Performance of different voltages

SouthernStyle

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Can you guys give me some of the pros/cons of using different voltages (6v vs. 9v vs 9.6v, etc)?  Specifically I would like to understand how the performance is affected using an Owl PF Date, MS20 with Jon's mods (including optocoupler), and Jon's timer.  

I have mine set up for testing using just a 9v alkaline but plan on using (8) AA 1.2v rechargeables for 9.6v.  Of course the problem with this is the number of batteries to contend with.  If I went to 6v, I understand the simple timer mods would yield different inhibit times but what are the other cons for using a lower voltage.  I could maybe see a problem with a particular voltage relay, but since I'm using the optocoupler instead of a relay I'm not sure how performance would be affected with the different voltages.  Can you give me some ideas?

Thanks,
Scott
 

passgas55

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I run my low power m20 on 6 volts. When I was doing my testing all that I used was 4 AA NiMh batteries and that was running a D370,Brain's timer and jon's lp m20 with no problem. Of course with that kind of load you may get a week. But 4 AA NiMH hooked up to a low powered M20 should give you 2 months. 1.2volts NiMh = 1.5volts alk because, someone correct me if I am wrong, of the lower internal resistance of a NiMH. Also a NiMH keeps its voltage up during discharge. Try running it on 4 AA NiMh and see what happens . You will be happy.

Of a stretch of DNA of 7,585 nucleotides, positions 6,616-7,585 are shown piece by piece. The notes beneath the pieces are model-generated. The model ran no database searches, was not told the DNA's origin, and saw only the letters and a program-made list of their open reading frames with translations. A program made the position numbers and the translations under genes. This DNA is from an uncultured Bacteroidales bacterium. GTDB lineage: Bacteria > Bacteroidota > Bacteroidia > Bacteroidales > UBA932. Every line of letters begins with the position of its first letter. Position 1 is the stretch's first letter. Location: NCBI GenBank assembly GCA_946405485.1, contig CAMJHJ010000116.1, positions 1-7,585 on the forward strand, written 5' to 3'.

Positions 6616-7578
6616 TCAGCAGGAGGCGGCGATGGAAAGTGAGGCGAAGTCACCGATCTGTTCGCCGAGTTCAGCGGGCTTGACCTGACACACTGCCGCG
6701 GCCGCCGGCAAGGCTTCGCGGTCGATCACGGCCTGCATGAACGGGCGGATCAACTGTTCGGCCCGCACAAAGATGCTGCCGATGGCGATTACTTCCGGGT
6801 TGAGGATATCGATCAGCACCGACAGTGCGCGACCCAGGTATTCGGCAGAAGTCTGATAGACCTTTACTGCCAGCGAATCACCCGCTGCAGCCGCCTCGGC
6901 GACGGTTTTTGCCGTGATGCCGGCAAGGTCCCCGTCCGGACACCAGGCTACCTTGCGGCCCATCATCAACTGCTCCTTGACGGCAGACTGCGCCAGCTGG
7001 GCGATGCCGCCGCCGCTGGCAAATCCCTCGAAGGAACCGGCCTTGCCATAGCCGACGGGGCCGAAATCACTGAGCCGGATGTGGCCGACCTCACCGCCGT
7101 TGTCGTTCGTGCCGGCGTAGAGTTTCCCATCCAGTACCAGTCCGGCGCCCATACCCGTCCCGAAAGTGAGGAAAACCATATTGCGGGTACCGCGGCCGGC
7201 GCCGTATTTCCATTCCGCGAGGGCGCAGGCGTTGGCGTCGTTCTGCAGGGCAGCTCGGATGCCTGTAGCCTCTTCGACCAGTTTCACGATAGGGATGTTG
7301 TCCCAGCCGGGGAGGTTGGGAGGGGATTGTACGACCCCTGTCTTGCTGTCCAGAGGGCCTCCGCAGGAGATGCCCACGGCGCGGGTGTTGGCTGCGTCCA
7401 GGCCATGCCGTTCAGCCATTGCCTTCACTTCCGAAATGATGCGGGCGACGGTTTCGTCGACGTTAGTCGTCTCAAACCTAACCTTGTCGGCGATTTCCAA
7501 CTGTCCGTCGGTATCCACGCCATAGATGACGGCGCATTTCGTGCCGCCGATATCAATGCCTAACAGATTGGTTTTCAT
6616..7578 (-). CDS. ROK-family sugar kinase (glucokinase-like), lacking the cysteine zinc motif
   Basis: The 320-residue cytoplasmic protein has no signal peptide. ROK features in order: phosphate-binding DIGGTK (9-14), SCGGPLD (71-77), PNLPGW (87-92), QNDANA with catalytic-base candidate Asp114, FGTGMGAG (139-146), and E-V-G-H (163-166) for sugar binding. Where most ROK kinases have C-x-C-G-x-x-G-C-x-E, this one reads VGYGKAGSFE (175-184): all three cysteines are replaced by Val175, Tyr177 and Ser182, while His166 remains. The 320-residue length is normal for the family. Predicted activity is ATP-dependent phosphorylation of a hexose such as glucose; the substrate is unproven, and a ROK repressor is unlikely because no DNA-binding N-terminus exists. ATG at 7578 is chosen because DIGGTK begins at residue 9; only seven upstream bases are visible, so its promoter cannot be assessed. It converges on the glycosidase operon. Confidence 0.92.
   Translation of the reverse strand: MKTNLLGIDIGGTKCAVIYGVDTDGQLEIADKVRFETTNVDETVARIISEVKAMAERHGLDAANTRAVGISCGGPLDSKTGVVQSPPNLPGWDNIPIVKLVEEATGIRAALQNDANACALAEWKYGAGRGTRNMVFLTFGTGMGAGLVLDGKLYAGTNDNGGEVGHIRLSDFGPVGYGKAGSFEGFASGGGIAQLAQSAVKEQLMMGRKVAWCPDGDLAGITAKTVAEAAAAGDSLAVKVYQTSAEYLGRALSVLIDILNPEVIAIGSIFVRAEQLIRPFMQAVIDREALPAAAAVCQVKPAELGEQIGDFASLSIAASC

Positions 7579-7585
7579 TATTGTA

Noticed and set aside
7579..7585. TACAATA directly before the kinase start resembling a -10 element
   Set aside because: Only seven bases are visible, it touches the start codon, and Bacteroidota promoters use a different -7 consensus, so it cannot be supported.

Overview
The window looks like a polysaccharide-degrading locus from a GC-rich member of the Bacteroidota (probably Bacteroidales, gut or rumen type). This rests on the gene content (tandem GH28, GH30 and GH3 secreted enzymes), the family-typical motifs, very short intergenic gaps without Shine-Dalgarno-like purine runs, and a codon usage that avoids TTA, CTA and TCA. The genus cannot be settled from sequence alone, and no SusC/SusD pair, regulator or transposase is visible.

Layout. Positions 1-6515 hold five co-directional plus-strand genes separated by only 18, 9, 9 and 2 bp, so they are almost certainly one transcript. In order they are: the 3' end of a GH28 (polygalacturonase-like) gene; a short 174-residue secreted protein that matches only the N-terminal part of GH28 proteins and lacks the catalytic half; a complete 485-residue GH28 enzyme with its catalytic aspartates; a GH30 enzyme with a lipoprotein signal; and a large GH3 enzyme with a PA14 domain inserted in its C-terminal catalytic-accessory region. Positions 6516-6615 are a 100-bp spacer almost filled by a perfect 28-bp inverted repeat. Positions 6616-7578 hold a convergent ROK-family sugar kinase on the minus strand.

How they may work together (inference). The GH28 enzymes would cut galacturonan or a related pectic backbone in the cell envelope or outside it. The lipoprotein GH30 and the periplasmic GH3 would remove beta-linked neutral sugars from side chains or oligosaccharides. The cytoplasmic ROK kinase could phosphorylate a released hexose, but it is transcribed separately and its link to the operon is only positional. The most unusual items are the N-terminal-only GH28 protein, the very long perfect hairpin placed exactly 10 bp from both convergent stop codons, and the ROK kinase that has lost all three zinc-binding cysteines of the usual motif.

Hill Hopper

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For Information, Archi posted this back in May:

"Hi guys,
I'm not a battery expert .... but consider this....

The MS-20 will run on a 6 volt supply.
When the batts get run down near ~5 volts, the MS-20 will become unstable and shoot off whole rolls of film (ask Tinhorn about that one).

So - when you have 4x alkaline cells in parallel, the total voltage = 6 volts nominal.  Use NiMh batts or NiCd instead and the total voltage will only be 4.8 volts nominal.  That's well below the ~5 volt minimum needed by the MS-20.

Lots of devices that run on 4x alkaline cells have 4.8 & 5 volt regs in them.  These devices might become unstable with the lower supply from 4x NiMh or NiCd.
That's the way my circuits behave - I need to toss in an extra NiMh to up the total voltage to 6 volts.  Or in some cases I've replaced the 5 volt reg with a 4 volt job (PIR range went down though).

The guys at Energizer are no doubt right - NiMh will "run" any circuit that normally uses alkalines, but they didn't specify that the circuit would run properly :)

There's also the issue of self-discharge.  Used with very low-power circuits  (like Brians timers), the NiMh & NiCd batts will lose almost as much energy (or more) through internal discharge than they do running the circuit.  NiMh & NiCd will run high drain items like digital cams much longer than alkalines, but not low current circuits.  But when they do work in a device, the savings in $$ is considerable.

Archilochus "
 

coyotebandit

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Correction

4x AA's in Parrallel = 1.5 Volts

4x AA's in Series = 6 Volts
 

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